Serious Tokenism

Madhavankutty Pillai has no specialisations whatsoever. He is among the last of the generalists. And also Open chief of bureau, Mumbai  
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On the rules that govern political resignations that are not resignations

IN THE ANNALS of India’s long tryst with token resignations, one of the most amusing episodes has to be the one involving P Chidambaram, former finance minister, who in 1992 was a young commerce minister with a reputation for efficiency in the Narasimha Rao Government. Following a controversy over his wife owning shares in a company named in the Harshad Mehta stock market scam, Chidambaram, even though there was really no evidence of corruption, in order to signal his propriety, told the media he would resign if guilt was established and then sent a resignation letter to Rao certain that it would be rejected. In Half-Lion: How P.V. Narasimha Rao Transformed India, its author Vinay Sitapati writes, ‘It is clear from the text that the letter was only a formality. But that very evening, the prime minister took it to President R. Venkataraman, a mentor to Chidambaram. ‘He sent me this letter, and held a press conference before,’ Rao told the President. ‘Did he take your permission before the press conference?’ Venkataraman asked. ‘No,’ replied Rao. ‘Then accept the resignation.’ Chidambaram was shocked.’

The lesson here is that token resignations are dangerous if the person it is submitted to has: a) the power of turning it from symbolic to literal; b) has a reason to exercise that power. In the case of both Rahul Gandhi and Mamata Banerjee after the Lok Sabha debacles, no such shocks could be in the horizon. They were more or less submitting it to themselves. And while Banerjee has chosen to reject it almost immediately, Gandhi has not yet but it is an even possibility that he might ultimately be persuaded otherwise.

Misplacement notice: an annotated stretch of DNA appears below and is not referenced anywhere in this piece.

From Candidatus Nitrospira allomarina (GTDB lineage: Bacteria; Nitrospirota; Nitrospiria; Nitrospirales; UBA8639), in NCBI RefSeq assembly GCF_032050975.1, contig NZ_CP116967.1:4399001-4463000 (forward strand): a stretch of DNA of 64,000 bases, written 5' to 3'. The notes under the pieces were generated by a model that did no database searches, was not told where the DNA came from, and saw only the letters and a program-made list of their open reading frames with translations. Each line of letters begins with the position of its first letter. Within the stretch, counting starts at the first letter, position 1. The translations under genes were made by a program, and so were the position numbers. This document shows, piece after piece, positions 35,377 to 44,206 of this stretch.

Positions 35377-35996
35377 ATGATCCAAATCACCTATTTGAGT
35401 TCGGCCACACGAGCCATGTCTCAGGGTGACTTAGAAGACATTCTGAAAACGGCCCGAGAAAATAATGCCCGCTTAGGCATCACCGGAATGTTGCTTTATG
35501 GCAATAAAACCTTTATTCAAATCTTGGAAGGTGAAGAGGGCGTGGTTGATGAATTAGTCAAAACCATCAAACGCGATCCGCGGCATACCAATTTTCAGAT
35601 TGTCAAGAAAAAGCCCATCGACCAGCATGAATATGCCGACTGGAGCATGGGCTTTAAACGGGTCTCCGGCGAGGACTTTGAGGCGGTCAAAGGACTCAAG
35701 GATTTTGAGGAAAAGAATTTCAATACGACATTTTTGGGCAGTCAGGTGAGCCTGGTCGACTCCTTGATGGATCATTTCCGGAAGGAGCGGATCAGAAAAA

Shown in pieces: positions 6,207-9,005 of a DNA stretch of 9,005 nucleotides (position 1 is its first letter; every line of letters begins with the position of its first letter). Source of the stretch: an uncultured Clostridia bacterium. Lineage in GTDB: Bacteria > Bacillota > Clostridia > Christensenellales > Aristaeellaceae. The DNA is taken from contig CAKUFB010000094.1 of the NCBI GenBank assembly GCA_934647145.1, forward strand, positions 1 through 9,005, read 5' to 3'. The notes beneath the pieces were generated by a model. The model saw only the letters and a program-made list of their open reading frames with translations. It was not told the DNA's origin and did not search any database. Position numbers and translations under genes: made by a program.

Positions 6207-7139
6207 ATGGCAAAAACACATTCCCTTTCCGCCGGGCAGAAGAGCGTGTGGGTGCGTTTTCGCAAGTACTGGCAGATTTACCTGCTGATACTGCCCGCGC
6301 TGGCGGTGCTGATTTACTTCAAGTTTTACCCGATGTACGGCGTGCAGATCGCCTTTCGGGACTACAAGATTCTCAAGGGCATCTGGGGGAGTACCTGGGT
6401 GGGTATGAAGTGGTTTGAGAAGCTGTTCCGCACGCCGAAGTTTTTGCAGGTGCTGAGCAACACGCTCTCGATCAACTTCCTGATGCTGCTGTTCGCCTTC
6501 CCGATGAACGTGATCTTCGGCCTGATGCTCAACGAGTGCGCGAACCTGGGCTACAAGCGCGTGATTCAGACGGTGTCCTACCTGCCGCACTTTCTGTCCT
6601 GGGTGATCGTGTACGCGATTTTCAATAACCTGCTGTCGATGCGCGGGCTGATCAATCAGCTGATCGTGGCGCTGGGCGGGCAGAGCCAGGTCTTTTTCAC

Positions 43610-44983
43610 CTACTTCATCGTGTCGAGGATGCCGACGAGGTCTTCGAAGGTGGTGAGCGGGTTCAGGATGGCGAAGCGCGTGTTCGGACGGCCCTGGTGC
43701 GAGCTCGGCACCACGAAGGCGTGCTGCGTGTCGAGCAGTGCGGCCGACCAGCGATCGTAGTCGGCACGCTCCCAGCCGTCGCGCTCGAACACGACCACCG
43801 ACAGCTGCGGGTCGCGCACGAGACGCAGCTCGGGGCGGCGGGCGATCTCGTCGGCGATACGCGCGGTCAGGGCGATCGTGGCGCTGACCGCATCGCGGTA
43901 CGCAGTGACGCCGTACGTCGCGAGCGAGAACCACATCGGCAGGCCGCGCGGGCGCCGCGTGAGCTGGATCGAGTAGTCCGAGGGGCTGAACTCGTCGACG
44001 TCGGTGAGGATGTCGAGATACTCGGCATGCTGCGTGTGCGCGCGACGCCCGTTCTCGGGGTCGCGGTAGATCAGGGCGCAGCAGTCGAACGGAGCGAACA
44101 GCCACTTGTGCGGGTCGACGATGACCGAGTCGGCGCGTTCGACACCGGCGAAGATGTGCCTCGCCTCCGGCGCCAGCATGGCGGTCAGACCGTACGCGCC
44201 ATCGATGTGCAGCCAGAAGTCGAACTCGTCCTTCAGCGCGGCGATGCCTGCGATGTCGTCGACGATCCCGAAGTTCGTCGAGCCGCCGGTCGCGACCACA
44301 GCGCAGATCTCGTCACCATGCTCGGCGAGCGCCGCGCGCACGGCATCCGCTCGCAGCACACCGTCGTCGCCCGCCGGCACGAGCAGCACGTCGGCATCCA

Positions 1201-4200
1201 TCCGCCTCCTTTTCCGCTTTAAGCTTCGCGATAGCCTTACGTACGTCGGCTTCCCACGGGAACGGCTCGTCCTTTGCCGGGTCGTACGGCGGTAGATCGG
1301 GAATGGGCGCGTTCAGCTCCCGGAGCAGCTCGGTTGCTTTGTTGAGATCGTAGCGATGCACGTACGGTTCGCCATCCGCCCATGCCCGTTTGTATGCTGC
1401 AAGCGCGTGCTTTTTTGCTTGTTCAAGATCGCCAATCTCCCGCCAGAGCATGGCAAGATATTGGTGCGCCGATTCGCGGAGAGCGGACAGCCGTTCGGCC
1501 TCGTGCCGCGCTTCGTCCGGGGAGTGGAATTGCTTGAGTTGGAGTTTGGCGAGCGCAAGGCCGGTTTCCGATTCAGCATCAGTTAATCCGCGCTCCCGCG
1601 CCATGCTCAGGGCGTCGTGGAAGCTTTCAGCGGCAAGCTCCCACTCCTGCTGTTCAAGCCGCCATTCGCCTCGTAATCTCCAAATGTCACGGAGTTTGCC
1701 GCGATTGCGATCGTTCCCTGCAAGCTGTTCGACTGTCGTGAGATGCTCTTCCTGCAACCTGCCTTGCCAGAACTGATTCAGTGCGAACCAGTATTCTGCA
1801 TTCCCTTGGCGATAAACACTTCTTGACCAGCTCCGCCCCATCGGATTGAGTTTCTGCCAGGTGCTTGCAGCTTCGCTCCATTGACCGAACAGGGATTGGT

Why go through the charade at all? It is not as pointless as an apolitical observer might think. At least in the case of leaders of parties on the back of a defeat, it is a message to everyone in it to imagine a world where they aren’t present. Even if every Trinamool Congress MLA or MP knows that Banerjee will not resign, they are forced to consider that possibility and what happens to them without her, a somewhat frightening future. Likewise for the Congress where without a Gandhi at the head, every leader knows they have no possibility of holding it together. And without a party, most of them have no mass base to even win their own seats. The other reason for such a gambit is to establish the moral position of taking responsibility for whatever happened. Which is again a reminder to those under them as to what did they do as penance for the failure.

If another person is going to take the call on a token resignation, any blindsiding must be preempted. Like when Modi submitted his resignation in 2002 after the Gujarat riots in Goa. Atal Bihari Vajpayee, the Prime Minister, had sought it and there was no doubt on its acceptance. Except he didn’t know, that a large section of the organisation led by LK Advani had decided otherwise. There was clamour for the refusal of the resignation forcing Vajpayee to back down. The rest is history running right up to the present and future.